Blue Collar Computing and Business Act
On June 16, Senators Mike DeWine (R-OH) and Herb Kohl (D-WI) introduced the “Blue Collar Computing and Business Assistance Act of 2006,” an initiative championed by OSC to make high performance computing resources available to small businesses and manufacturers. The bill would authorize up to $25 million per year for five years for the Department of Commerce to create up to five new supercomputing centers across the country. Staff from these centers would help small businesses find areas where supercomputing would help them stay competitive, and then link the businesses with existing supercomputing labs to execute those plans. The centers would also develop software specifically designed to meet the needs of small businesses.
Later in June, OSC helped plan and participates in the Inaugural Ohio Collaborative Conference on Bioinformatics (OCCBIO) at Ohio University. At the conference, OSC and UC’s Genome Research Institute recruit research biologists to help test its new computational biology tool, GRIDP. Today, the event is known as GLBIO, or the Great Lake Bioinformations conference.
OSC Networking Expansions
In July, OSC and Merit Network Inc. (Michigan's statewide network organization) announced a partnership to enhance regional optical networks in the Midwest, including acquiring managed fiber from Toledo to Chicago, as well as jointly pursuing fiber acquisition to the east of Ohio.
In August, OneCommunity and OSC Networking sign a definitive agreement to connect two of the nation’s largest and fastest digital networks.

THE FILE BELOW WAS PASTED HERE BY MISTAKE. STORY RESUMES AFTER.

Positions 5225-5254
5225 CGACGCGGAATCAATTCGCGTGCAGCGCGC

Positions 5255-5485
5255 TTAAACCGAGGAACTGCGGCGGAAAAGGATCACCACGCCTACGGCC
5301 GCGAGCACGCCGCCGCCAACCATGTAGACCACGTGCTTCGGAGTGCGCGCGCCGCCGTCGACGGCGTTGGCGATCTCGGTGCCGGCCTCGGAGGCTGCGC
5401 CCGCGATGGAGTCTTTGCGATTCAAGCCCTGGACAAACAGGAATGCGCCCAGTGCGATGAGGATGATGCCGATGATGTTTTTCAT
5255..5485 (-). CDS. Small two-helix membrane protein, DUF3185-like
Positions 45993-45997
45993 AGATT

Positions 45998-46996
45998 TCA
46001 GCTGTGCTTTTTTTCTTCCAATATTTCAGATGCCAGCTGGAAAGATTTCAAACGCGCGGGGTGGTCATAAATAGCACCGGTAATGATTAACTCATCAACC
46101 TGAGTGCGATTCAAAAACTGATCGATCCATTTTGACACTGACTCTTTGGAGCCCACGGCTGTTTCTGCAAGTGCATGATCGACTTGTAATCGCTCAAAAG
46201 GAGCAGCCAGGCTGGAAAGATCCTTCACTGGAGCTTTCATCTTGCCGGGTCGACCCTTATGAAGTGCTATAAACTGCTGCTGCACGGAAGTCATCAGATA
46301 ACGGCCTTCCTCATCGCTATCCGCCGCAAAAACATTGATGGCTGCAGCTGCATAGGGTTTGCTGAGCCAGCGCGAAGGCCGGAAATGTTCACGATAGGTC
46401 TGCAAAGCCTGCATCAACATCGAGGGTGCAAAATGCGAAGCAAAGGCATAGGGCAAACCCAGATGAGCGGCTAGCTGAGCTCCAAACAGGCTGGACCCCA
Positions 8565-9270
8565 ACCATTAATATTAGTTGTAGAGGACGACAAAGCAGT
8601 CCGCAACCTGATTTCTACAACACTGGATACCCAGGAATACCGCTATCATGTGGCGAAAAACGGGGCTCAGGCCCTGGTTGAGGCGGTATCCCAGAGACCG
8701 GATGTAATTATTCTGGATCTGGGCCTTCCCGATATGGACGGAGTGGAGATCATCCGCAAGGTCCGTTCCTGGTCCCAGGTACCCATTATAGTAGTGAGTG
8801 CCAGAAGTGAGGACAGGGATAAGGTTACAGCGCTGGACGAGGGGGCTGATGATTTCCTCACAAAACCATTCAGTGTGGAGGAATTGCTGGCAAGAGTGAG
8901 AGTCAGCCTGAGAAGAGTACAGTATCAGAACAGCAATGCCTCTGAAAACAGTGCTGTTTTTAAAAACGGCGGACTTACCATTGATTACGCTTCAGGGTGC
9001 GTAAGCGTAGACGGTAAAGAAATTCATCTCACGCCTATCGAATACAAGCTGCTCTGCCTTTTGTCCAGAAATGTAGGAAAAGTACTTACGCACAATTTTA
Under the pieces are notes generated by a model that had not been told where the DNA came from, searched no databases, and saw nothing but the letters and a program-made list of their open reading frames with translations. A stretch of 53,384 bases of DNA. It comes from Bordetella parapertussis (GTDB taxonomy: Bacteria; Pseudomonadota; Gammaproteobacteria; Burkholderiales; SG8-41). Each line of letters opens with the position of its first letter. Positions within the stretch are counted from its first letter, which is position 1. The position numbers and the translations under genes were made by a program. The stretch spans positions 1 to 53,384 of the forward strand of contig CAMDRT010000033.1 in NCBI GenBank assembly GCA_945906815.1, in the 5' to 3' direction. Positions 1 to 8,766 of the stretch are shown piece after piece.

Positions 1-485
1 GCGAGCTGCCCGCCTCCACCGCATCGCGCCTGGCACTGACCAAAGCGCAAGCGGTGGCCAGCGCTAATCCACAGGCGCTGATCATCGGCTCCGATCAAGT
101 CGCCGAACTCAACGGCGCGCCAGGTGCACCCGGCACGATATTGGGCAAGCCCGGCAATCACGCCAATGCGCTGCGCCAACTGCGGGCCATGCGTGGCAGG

NSF HPC Grant
Also in August, OSC was awarded $520,000 by NSF to help develop faster and smarter storage systems to improve and increase the processing power of high performance computing (HPC). The three-year grant was part of the High-End Computing University Research Activity (HECURA) program, a national effort that promoted and funded research and education projects involving storage and retrieval of data in large-scale computing systems. Headed by Dr. Pete Wyckoff, OSC research scientist, the study developed software tools that delegated more tasks to storage devices, thus increasing the processing capacity of supercomputers. Dennis Dalessandro and Ananth Devulapalli, OSC Networking researchers, and several graduate and undergraduate students also focused on improvements in performance, scalability, functionality and management.
Award-winning Blue Collar Computing
In November, OSC’s Blue Collar Computing received prestigious HPCwire 2006 Readers’ Choice Award for “Best Collaboration Between Government and Industry.” HPCwire is considered the leading source for global news and information covering the ecosystem of high productivity computing. Each year, HPCwire polls its international database of readers, contributing editors, and industry luminaries to determine the winners of these prestigious awards. Several thousand people were polled by random sample to determine those chosen.